The beeper cacophony
By Walter Brasch
Online Journal Contributing Writer
Mar 2, 2009, 00:12
Barack Obama was determined that the only way anyone was
going to take away his BlackBerry was if they pried it from his cold dead
hands. Or, something to that effect.
The president justifiably relies upon his BlackBerry, but
many rely upon electronic communications as a status symbol or as a crutch so
they don�t have to make decisions or engage in face-to-face conversations. Such
was the case at a party I thought I might have attended.
It might have been an enjoyable party, but I didn�t
experience much of it since pagers, cell phones, Palm Treos, and BlackBerries
were going off all evening, and all I heard were excuses of why used car
salesmen, real estate agents, and grocery store clerks had to break off
conversations to answer the calls of nature.
�So, what�s your sign?� a striking brunette asked me, only
to excuse herself when one of her cell phones chimed some hip-hop music.
Apparently her sign was Ice-T, with AT&T rising.
The knock-out redhead and I talked for three minutes before
she got an urgent text message to alert her to call her service which relayed a
poke from her boss who wanted to know what color dress she was wearing to work
the next day so he�d be able to color coordinate his staff. At least that�s
what I think she said, but I wasn�t sure because she was text-messaged 13 words
into our conversation and spent much of the evening exercising not her mind but
The junior high school English teacher was paged, unleashed
his cell phone, checked something he called an �app,� and told his friend that
his Treo just informed him that the temperature in Phoenix was 86.
An attractive blonde in the corner lusciously smiled at me,
teasing me with a come-hither look. I was about to come, but she got tweeted. I
had no idea whether that�s sensual or not, but it compelled her to rush off
into a dark corner and twitter back. I think she kept twittering until a failed
whale shut down her system.
While waiting for a movie usher and waitress who
simultaneously excused themselves when they were tagged by a Facebook request,
I overhead three people by the bar ask each other what our hostess must have
been thinking to have actually invited someone so low on the prestige scale
that he wasn�t wearing any electronic devices.
�Could be a diversity thing,� said one politically correct
matron. �You know, we invite a Black and a luddite columnist to our party.�
Feeling alone and needing a drink, I asked the bartender for
a virgin pi�a colada, but before she could crush the ice, she received a text
message from Starbutt across the room who needed two whiskey sours with a twist
of lemon. When Starbutt, Bartender Jo, and 832 of their closest friends
finished texting each other, I got a glass of diluted pineapple juice with a
trace of coconut.
After an hour of watching the Information Age, I noticed
another soul all by himself.
�Interesting party,� I said opening the conversation.
�Yeah,� he mumbled. �I just hope I get some action tonight.�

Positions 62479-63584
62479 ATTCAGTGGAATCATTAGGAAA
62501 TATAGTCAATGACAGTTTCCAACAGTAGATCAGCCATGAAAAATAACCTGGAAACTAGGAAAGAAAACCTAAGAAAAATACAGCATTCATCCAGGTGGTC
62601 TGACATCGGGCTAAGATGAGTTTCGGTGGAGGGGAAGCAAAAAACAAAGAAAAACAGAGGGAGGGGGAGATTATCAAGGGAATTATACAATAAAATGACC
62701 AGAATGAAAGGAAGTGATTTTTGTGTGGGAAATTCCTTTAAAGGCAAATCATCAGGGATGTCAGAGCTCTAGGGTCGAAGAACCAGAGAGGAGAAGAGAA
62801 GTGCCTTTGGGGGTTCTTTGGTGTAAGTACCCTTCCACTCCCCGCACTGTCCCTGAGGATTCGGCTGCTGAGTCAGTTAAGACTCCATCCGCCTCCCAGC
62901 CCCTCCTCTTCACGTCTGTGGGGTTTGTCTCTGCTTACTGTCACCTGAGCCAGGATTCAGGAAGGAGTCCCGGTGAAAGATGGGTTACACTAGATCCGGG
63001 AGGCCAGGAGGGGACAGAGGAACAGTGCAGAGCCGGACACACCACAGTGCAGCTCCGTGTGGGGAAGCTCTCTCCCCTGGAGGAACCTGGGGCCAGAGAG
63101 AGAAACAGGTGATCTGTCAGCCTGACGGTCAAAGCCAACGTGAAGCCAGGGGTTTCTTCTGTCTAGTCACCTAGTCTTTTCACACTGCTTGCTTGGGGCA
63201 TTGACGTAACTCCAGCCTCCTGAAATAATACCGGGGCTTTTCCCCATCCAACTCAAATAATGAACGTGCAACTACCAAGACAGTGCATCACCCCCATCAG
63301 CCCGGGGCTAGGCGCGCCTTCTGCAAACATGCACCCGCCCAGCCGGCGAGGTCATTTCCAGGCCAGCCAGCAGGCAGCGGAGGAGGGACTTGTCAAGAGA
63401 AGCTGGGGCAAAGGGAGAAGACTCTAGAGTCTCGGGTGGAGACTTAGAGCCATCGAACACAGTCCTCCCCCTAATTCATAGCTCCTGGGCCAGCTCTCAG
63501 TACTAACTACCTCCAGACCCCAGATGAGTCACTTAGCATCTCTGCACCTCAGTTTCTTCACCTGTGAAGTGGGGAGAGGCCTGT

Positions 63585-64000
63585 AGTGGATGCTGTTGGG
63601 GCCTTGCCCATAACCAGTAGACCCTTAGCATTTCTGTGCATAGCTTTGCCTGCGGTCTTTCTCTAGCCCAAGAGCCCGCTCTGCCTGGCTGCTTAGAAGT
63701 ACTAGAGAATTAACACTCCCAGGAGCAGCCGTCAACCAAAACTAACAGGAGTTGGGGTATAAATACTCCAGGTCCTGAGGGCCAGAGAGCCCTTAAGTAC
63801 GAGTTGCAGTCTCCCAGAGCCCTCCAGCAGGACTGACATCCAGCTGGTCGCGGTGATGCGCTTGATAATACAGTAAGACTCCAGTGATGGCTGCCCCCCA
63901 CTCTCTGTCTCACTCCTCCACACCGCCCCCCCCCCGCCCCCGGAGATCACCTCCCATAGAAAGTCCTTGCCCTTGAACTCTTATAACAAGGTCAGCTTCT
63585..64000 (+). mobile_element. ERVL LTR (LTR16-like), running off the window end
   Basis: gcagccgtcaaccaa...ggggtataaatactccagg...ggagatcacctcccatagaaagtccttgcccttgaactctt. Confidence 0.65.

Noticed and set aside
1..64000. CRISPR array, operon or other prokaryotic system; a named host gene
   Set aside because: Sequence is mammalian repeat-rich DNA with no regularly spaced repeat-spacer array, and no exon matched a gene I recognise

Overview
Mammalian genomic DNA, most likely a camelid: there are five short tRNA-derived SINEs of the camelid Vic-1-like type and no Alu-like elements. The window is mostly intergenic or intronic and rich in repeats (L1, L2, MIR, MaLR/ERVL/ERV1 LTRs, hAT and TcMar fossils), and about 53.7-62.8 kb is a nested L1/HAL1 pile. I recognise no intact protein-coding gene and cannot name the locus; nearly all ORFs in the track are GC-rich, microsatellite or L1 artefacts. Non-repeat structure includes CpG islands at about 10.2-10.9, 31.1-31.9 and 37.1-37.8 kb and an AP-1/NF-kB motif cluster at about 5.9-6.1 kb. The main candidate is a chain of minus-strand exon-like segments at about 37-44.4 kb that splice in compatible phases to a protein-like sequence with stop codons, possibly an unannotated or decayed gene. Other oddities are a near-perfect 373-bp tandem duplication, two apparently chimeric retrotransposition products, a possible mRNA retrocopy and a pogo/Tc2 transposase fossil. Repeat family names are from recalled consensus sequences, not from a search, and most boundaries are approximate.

�Since everyone�s poking everyone else,� I said. �I doubt
there�s much action anyway, especially when everyone seems to be so Linked-in
that they have blurred the lines between business and personal lives.�
�That�s what I mean,� he said. �It�s now been 27 minutes,
and no one has called or IM�d me. It�s so humiliating.�
Not having done my good deed for the day, I sighed, and
shuffled off to find the only landline telephone in two counties. He answered
his cell phone and chatted with me about the price of kumquats. He was most
thankful, especially when I didn�t try to talk to him again so he could carry
on simultaneous conversations with the striking brunette, the knock-out
redhead, and some guy who was selling life insurance.
About the time I was ready to leave, the hostess told me I
had a telephone call. It was Marshbaum wanting to know if I needed him to come
in early the next day. �How�d you find me?� I asked.
�I was driving along Route 11 finding dumb things for you to
write when I thought I should check in. So I called Horsehide who paged Littany
who text messaged Bullnose who poked Chartbound who said you were at some
muck-a-muck�s party, so I called Ringtone.�
�You have a car phone?� I asked.
�Car phone? Don�t be ridiculous. That�s so �90s. Got a G3
cell with Bluetooth, WiFi, GPS, PDA, MP3, MP4, 6 gig Mpx, and packet switching.
Also a pager, FAX, laptop computer, and portable satellite dish. Also running a
CB, good buddy. Gotta be on top of things in case you need a dumb statement at
a moment�s notice.�
�When�s the last time I needed you moments from deadline?� I
�Makes no difference,� he said. �Sometime you may,
and you�ll be happy you could get to me.�
�That�s all well and good, but I don�t have any of
those communications devices.�
�Check your office in the morning, Boss. Got some nice units
for you, too. It�ll only cost you a thousand or so a month to find me.�
�Marshbaum!� I shouted, �I don�t have an extra thousand a
month to pay for cellular phones, paging equipment��
�No problem, Boss. Got a great two-year plan, and it�s all
Brasch is professor of mass communications and journalism at Bloomsburg
University. He says he communicates with news sources the old-fashioned way�he
shows up on their doorsteps early in the morning, and unstrings a series of
questions before they get their first cup of coffee. You may contact Dr. Brasch
or through his website, walterbrasch.com.
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